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Challenging the tax dodgers

Tom Holness on the targets of UK Uncut

Last year, wealthy individuals and large multinational corporations avoided £25bn of tax using convoluted and contrived schemes whose only purpose is to shift income and profits offshore. They do this every year. But this year, the ConDem coalition are planning to cut £20bn of government spending, which is hitting low and average earners hardest, destroying vital public services and making many people redundant.

In October 2010, Private Eye revealed that Vodafone had been running a scam involving profits being shifted from its UK company to Lichtenstein which Her Majesty’s Revenue and Customs (HMRC) ruled illegal.  Private Eye estimated that Vodafone was liable for a tax bill of around £6bn accumulated between 2000 and 2008 and Vodafone itself had put aside £2.1bn in its accounts for 2004 to cover the tax liability.  HMRC decided to settle with Vodafone for £800m initial payment plus a further £450m over 5 years.

In protest at this huge tax dodge, which could have paid for much of the UK council spending cuts, activists decided to occupy Vodafone’s flagship Oxford Street store.

UK Uncut does not have a central organising committee.  Local groups choose their own ways to organize and their own targets. There have been meetings held on Twitter, and the original group of activists maintain a UK Uncut website and twitter feed, which act as a central dissemination point for information.  It would be wrong to describe this as an online movement – social networking sites facilitate UK Uncut but it is local organising and real world activism that defines it.

Since October 2010, there have been hundreds of actions.  On the 18th December (the last Saturday before Christmas), 55 towns and cities took action against a variety of high street tax cheats – Vodafone, TopShop, Burtons, Bhs, Boots, HSBC and M&S have all been targeted.  This is now a truly UK wide movement with actions in major metropolises like Manchester and Birmingham, large towns like Brighton, Belfast and Dundee and small towns like Truro and Eastleigh.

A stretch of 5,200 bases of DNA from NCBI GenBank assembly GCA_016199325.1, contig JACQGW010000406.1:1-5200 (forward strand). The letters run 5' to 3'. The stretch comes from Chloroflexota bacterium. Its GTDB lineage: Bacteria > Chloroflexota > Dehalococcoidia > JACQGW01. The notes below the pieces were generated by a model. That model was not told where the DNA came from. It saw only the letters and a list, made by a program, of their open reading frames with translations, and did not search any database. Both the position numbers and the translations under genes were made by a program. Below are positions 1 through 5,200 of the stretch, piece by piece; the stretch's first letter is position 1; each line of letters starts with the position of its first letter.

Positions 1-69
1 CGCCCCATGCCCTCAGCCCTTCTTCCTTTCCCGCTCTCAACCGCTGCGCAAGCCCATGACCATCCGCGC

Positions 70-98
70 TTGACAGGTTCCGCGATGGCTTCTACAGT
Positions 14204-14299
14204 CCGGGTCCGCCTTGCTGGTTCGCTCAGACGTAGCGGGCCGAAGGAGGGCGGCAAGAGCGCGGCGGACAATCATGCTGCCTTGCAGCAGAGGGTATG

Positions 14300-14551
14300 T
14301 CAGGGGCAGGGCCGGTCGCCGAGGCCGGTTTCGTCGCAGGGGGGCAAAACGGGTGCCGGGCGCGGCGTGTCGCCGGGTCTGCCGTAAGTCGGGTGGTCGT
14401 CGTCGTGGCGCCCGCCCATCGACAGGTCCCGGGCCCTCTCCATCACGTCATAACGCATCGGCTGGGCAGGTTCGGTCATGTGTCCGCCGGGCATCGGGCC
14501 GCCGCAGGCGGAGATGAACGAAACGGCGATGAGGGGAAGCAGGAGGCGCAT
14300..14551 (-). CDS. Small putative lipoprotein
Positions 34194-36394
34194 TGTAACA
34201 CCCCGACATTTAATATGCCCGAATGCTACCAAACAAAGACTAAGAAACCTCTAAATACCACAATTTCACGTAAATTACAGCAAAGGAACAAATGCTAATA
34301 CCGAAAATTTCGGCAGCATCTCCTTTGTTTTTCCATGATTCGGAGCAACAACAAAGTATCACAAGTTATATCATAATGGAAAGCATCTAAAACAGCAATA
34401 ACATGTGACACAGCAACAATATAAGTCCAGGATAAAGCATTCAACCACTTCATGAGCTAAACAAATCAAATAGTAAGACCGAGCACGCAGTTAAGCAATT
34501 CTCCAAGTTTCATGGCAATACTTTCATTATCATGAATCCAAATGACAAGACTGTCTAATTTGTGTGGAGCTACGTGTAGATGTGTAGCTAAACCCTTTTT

What unites the local groups is the notion of taking non-violent direct action against tax dodgers by occupying shops and disrupting the business directly – indeed many shops have decided to close, often before anyone even entered them.  In doing so activists draw attention and have the opportunity to speak to the public and inform them about the scam that the company or individual is running.  All this tarnishes the brand image of the companies involved, reducing business further.

At this point in time – less than six months since the campaign began – it is difficult to judge its success.  We have not heard of any companies shutting down their offshore operations and moving profits back into the UK to become tax compliant. Mrs Green has not transferred her ownership of Arcadia groups companies back to her husband and no company has adopted country-by-country reporting.

However, the National Audit Office has announced they will be investigating how HMRC does deals with companies, an important event if HSBC are to be chased for the full £2bn they owe.  We have also seen high street companies employing PR agencies to help them deal with their shops being occupied – a clear sign they are worried about their brand image.

Polls now show that Government approval has changed from positive to negative, and that more people think the cuts are unfair than fair – a huge shift from the middle of 2010.

UK Uncut actions have played their part in this, receiving national and local press – not just in the Guardian and Independent but in traditionally right wing press such as the Daily Mail (which has been very supportive, despite being a tax dodger itself) and the Sun (which has not been supportive, perhaps because NewsCorp are notorious tax dodgers).

Even the Financial Times has come on board with UKUncut’s aims (though it hasn’t endorsed the methods), and has called for companies to adopt country-by-country reporting to increase the transparency of tax affairs and ensure that tax is paid to the communities that profits have been extracted from, to help pay for the services that the companies depend on for their businesses to operate.

Remember, if you are an average earner, you pay more tax than Philip Green, the 9th richest person in the UK, who in 2005 paid a £1.2bn dividend to his wife (who lives in Monaco) in order to cheat the UK taxpayer out of £300m.  If you think that is wrong, then get involved. 

 

Go to www.ukuncut.org.uk and have a look at their actions page to see when the next action in your locality is.  If you are on Twitter, follow @UK Uncut or search for an uncut feed for your town (eg: @BrightonUncut).  If you can’t find anything near you, then why not organise something yourself?

UK Uncut is becoming a global movement with USUncut and CanadaUncut taking actions on the 26th February. France Uncut has its first action on the 17th March. Netherlands, Sudan and Australia also have Uncut groups on Twitter, though no actions yet.